On Toddler Time

Is all the stress worth it? - dietitianmom.com

Is all the stress worth it? – dietitianmom.com

I have heard from 2 to 3 mothers now and we are all experiencing the same thing: stress from trying to get us and our children on time to places like schools, play dates, lunch dates, bookstore and library story times… you name it. We get frustrated and end up being short with our children, often resulting in unhappy children and unhappy moms.

A friend’s experience recently was a good example of this. They were trying to get out the door to go somewhere, and the mom ended up being short with her daughter, a 2-year-old toddler. The child didn’t say much but her expression and subsequent reaction told it all. The mom could clearly tell that the child ended up not really enjoying herself at the story-time activity they were trying so hard to get to on time.

It is really amazing how much our children pick up on our vibes and stress levels, often even without us saying anything. One of my toddler’s first words was “hurry up”, probably because I said it so much (and continue to). I often find myself hurrying her to get ready to get out the door when she is content playing with a particular toy, or on to bed when she is happily chatting with me instead of brushing her teeth. Now that she’s older, she picks up on these vibes and asks,” Are you angry?” because my voice changes as she refuses to obey me for the 3rd time. Another friend’s older child asked her, “Are you frustrated?” when they were having trouble getting out the door for school one morning.

I don’t know what gets us so stressed. Is it our self image and desire to maintain a façade of competence? Perhaps there’s a pressure to appear “with it”, that is, an ability to handle multiple children and get to activities on time (or close to it), all the while maintaining perfect manicures and hairstyles. As another friend once put it, it’s like trying to be a duck: appearing calm and unruffled on the outside but paddling “like the dickens” underneath the water.  Maybe it’s altruistic: we want our child to be exposed to as many activities as possible to discover and develop their blossoming talents in art, music, and sports. Perhaps it’s a selfish motivation; we really want the child out of the house, so that we can have a break, some time to ourselves and do the things that we really want to do. Maybe there is an unconscious, subtle fear and anxiousness in us, thinking that if we don’t make it to the activity, then we will be stuck at home with the bored toddler or child, who will then look to us to entertain them and help them expend their energy, all of which wears our energy and patience down even more and gives us less time to ourselves. Don’t get me wrong; some self-preservation and self-care is a must and healthy, because it enables us to recharge and be better moms. But on the other hand, it can be taken to the extreme and our children wind up in so many activities during the week, that it has an ultimate negative impact on the child and parent. Perhaps it’s a pride issue; we expect our children to fall in line like good little soldiers and conform to everything we say or ask them to do, so they should conform to our timeline and sequence of events for the day. After all, our way is the best, right?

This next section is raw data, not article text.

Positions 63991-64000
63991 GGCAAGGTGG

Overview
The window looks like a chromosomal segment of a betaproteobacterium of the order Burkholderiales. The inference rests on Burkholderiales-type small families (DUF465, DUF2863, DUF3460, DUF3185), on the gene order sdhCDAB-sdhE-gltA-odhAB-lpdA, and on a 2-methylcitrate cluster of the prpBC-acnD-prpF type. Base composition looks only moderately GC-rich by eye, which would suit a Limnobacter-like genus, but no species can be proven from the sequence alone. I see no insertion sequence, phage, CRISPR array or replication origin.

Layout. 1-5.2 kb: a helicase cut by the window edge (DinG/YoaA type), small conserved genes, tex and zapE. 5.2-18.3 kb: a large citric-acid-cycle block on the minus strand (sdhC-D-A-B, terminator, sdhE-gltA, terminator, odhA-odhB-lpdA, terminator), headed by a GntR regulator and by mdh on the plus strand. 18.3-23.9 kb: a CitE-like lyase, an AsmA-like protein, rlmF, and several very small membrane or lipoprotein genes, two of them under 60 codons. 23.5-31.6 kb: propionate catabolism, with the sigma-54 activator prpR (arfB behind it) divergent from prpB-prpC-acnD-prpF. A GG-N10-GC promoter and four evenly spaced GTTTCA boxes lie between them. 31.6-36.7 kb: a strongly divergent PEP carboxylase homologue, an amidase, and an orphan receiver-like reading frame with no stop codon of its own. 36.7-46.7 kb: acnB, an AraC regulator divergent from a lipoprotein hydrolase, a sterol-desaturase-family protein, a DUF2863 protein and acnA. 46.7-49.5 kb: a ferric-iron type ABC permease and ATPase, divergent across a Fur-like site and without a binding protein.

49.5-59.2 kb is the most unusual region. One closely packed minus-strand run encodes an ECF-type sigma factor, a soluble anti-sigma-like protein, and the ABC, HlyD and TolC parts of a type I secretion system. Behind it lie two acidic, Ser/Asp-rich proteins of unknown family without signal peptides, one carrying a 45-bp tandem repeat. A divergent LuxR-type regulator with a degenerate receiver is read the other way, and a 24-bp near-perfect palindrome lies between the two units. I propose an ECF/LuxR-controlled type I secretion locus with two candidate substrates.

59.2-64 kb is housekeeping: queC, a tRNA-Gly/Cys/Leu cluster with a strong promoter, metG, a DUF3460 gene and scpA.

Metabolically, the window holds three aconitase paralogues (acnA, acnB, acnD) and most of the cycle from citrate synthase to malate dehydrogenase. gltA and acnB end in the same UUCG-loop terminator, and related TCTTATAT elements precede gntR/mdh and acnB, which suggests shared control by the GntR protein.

I know I’m guilty of many of these above-mentioned motivations. But whatever our underlying motives, one question remains: is all this stress and frustration worth it? I think the answer is a clear, “No.” So what can we do about it? Perhaps some activities need to be phased out of the weekly schedule, allowing less rushing about to get from one activity to another. Maybe we need to start earlier and allow a longer “get ready” time before going out the door. Or, we can start to make adjustments to our own expectations to accommodate to our child’s/toddler’s timeline.  I’m trying to adjust now to a bit more of ‘Flexi-Time’. It’s difficult! Let’s face it – kids operate on their own sense of time. They really don’t operate according to ours. But maybe that’s a really good thing in the end.


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